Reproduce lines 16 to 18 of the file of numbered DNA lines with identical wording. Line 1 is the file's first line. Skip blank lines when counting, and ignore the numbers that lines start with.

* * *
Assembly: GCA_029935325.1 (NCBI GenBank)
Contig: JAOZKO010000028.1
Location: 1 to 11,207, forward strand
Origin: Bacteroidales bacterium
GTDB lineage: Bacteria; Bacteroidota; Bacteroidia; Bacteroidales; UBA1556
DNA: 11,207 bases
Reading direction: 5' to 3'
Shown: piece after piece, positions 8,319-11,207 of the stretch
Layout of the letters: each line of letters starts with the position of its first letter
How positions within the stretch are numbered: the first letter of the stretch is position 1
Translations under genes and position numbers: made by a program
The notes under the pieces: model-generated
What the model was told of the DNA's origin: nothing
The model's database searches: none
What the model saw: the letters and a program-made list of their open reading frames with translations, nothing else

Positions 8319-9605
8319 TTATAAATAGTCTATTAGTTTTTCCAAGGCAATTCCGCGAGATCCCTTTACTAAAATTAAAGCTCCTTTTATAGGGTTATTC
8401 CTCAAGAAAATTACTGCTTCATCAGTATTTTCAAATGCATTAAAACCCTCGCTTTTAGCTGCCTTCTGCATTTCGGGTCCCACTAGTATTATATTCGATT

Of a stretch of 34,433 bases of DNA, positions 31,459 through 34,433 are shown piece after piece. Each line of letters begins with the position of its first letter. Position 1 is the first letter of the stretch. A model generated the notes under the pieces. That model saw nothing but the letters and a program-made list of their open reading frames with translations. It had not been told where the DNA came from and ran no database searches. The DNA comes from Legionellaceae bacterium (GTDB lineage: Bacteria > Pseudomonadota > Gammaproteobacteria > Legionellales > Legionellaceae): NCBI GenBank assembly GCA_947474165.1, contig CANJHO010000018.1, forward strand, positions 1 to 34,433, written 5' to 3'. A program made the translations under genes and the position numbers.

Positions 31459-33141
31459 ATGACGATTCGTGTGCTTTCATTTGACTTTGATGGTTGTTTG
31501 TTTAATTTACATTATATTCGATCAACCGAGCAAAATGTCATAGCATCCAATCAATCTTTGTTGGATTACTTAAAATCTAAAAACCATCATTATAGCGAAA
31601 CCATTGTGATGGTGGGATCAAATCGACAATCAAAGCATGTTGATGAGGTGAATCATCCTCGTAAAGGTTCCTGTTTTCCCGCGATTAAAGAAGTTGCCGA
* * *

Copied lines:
Positions 8319-9605
8319 TTATAAATAGTCTATTAGTTTTTCCAAGGCAATTCCGCGAGATCCCTTTACTAAAATTAAAGCTCCTTTTATAGGGTTATTC
8401 CTCAAGAAAATTACTGCTTCATCAGTATTTTCAAATGCATTAAAACCCTCGCTTTTAGCTGCCTTCTGCATTTCGGGTCCCACTAGTATTATATTCGATT